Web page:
That’s not to say the gameplay is limited to solely quick time events. There’s also 3rd person shooting, very much in the same vein of Gears Of War. Although much like everything else in the game, it’s nothing to write home about. You’ll get your standard assortment of pistols, rifles, automatics, and slight variants on everything inbetween. The weapons are all things you’ve seen in a million other 3rd person shooters, none of them are bad – they’re just simply adequate. The same goes for combat as a whole: most of the time you’re fighting generic human enemies where virtually every engagement feels the same. You’ll be locked into an arena like environment and must pick away at the enemies one by one till they stop coming, which is not exactly riveting stuff. But at least the generic stop and pop battles with humans are still significantly better than the fights with the Half-breeds. These encounters are straight up terrible and amount to nothing more than waiting for a beast to run at you, shoot away at it until it’s right infront of you, then you’ve got to press a QTE button prompt so Galahad jumps out of the way.

One of my biggest pet peeves in modern gaming is having control taken away from me to watch a pseudo-cutscene where the game does everything for me. The Order: 1886 is perhaps the worst offender in recent memory of a game that sacrifices player agency for the sake of its need to feel “cinematic”. Far too often, you’ll be playing a section normally then suddenly you’re placed in a situation where control is either limited or taken away entirely. For example there was one instance where I was fighting human enemies on the rainy London streets, then one of my comrades was downed and I had to enter a scenario where I just pushed back on the left analog while shooting away at enemies that appeared in front of me as I dragged him to safety. This sort of thing normally doesn’t bother me in something like say Uncharted, but that’s because those games don’t do it nearly as frequently as The Order: 1886 does.

Sometimes you can’t run for some reason. Other times you can sprint backwards when you couldn’t previously for some reason. And other times you can’t fire your gun for some reason. By “some reason” I mean all for the sake of the game forcing you to play exactly how the developers want you to. It’s lazy, boring, and frustrating beyond belief.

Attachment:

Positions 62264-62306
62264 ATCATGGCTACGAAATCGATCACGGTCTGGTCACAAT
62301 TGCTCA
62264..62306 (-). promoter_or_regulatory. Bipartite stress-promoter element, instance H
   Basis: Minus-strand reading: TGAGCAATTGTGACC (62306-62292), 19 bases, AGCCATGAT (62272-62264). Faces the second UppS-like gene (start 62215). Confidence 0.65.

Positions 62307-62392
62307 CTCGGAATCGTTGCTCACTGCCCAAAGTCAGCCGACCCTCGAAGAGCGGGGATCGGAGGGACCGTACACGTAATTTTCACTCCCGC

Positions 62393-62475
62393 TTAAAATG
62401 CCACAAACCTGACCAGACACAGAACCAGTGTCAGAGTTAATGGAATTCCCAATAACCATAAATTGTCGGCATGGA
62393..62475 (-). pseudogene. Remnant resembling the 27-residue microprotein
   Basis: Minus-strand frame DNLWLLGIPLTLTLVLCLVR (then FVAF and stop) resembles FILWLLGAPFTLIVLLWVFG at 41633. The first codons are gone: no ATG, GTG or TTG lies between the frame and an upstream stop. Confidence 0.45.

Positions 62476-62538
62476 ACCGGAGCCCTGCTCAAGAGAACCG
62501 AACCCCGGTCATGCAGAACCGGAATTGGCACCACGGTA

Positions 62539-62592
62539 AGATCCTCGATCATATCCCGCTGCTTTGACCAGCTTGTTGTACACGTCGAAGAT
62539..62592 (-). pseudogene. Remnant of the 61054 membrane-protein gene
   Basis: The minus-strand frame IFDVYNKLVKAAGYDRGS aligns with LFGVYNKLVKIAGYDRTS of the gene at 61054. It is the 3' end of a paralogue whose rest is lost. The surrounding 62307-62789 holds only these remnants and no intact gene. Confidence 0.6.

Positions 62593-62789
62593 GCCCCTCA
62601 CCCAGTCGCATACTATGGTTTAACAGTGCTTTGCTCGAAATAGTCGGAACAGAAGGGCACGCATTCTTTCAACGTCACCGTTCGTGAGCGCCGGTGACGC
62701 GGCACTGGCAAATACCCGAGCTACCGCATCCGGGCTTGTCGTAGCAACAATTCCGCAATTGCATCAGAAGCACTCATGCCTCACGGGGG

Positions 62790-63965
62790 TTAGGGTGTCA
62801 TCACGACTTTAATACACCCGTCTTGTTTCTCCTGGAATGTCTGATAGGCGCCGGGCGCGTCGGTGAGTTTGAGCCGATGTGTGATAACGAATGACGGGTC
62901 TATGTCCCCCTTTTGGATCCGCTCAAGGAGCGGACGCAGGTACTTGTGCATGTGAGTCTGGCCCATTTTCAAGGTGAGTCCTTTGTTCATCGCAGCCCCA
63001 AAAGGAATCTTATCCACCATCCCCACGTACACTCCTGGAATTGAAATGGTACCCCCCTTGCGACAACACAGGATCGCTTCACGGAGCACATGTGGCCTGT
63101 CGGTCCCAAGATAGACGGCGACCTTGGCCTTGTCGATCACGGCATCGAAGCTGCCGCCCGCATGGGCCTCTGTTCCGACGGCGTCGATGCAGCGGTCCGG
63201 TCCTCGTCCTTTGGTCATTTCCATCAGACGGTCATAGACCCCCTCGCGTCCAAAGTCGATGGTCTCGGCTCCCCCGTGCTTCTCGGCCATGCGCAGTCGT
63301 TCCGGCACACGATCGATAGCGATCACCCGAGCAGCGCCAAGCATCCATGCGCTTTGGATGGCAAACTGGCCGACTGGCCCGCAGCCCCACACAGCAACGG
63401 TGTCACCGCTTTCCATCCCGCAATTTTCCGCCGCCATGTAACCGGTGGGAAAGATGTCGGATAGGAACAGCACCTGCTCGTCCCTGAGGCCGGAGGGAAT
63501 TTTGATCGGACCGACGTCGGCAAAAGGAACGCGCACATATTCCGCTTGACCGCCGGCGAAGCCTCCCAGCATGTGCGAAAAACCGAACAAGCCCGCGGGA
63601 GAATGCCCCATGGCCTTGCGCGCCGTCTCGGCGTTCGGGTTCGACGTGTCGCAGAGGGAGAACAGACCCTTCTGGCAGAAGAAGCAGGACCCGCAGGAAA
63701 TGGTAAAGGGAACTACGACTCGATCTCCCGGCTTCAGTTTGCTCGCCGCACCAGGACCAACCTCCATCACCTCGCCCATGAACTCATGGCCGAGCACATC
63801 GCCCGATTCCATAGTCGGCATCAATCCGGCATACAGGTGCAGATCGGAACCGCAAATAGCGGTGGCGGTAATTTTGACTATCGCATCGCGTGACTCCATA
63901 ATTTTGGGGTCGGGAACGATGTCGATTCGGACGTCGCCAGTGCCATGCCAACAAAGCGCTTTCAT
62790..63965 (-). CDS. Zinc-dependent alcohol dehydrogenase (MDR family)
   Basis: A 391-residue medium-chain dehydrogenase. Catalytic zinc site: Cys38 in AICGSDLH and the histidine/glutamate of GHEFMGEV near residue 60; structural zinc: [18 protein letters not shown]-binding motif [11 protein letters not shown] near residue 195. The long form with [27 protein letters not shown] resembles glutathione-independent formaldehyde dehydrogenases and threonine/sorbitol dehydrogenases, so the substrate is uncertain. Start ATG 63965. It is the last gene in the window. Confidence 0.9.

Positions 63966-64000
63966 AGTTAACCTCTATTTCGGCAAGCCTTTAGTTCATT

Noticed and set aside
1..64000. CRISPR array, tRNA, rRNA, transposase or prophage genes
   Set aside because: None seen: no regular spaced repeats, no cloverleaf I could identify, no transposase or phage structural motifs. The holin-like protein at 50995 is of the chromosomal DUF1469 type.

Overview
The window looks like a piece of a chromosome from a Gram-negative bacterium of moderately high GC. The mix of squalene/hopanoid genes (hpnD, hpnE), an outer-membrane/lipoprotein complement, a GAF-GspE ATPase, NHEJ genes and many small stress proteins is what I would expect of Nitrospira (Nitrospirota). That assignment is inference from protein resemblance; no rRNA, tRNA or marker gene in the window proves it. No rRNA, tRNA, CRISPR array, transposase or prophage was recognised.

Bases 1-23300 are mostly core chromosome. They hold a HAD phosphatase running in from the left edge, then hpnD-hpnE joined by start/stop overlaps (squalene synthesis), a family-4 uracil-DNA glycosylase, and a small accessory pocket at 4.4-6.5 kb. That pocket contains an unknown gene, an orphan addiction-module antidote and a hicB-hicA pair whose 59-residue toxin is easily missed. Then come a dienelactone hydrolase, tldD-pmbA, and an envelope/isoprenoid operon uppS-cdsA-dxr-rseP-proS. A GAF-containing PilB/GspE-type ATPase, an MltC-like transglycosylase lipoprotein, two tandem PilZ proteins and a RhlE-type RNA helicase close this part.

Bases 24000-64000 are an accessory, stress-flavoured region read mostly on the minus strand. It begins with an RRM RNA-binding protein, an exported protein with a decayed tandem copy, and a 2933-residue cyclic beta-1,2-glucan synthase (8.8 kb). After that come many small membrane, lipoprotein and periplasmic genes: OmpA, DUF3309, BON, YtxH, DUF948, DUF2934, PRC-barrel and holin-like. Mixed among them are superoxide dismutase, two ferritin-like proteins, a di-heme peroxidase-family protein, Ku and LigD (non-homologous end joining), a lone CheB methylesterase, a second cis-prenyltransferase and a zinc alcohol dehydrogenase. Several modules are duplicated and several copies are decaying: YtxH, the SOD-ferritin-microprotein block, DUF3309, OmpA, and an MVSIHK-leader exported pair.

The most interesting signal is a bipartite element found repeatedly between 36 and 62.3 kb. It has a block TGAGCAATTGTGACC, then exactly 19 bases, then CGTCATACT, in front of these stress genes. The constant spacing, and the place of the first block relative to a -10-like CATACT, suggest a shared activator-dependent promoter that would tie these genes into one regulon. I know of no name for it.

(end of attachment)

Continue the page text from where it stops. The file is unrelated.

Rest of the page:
What’s even worse is The Order: 1886 constantly rewrites its own gameplay rules. In most combat scenarios with human enemies, you can typically take several bullets before you’re downed. However there are a couple small stealth sections in the game where it forces you to walk up behind guards and stab them, and if you’re seen it’s an automatic death. In a well designed game, like say, The Last Of Us, you get the option to either go in guns blazing or approach enemies by taking them out one at a time using stealth. I have no problem with a game punishing you for screwing up while sneaking, but it feels absurd in The Order: 1886  as you’ll often be in a combat scenario where you’re shot 20 times and are fine, but only when we’re supposed to be sneaky do the enemies have the ability to kill you in one shot. This is only one example in many of The Order’s frustrating game-design and pacing.

A lot of recent concern for this game has been over its reported length of 5 hours. I can tell you that while my playthrough wasn’t that short, it still isn’t a long experience. You’ll probably complete the game in 8-10 hours, it depends how much time you spend examining the environments and what difficulty you play on. I played on the normal difficulty and never got stuck, and never was interested enough in the world to look for the few collectibles. There are 16 chapters in total, but it’s a bit deceiving. Several of those chapters are literally just 10-minute cutscenes you watch and don’t interact with at all, further highlighting the game’s odd sense of pacing. Honestly, I don’t care how long a game is. If all you value in entertainment is time spent vs. financial investment then don’t ever go to an amusement park; you’ll spend $90 to stand in lines for hours at a time for a 2 minute ride. What I care about is whether or not a game is engaging or not, and The Order: 1886 is anything but.

Your enjoyment of The Order: 1886 is going to depend on one major thing: Do you like AAA videogames? By that I mean if you like a lot of modern big budget first and third person shooters, there’s a decent chance you’ll like this game. For me however, it’s a monument to everything I dislike about AAA videogames. Constantly favoring graphics and visual fidelity over all else, slapping together quick time events instead of creating interesting gameplay, and taking away player agency at every corner. The Order: 1886 is “Modern AAA: The Videogame” in that it is all style and no substance.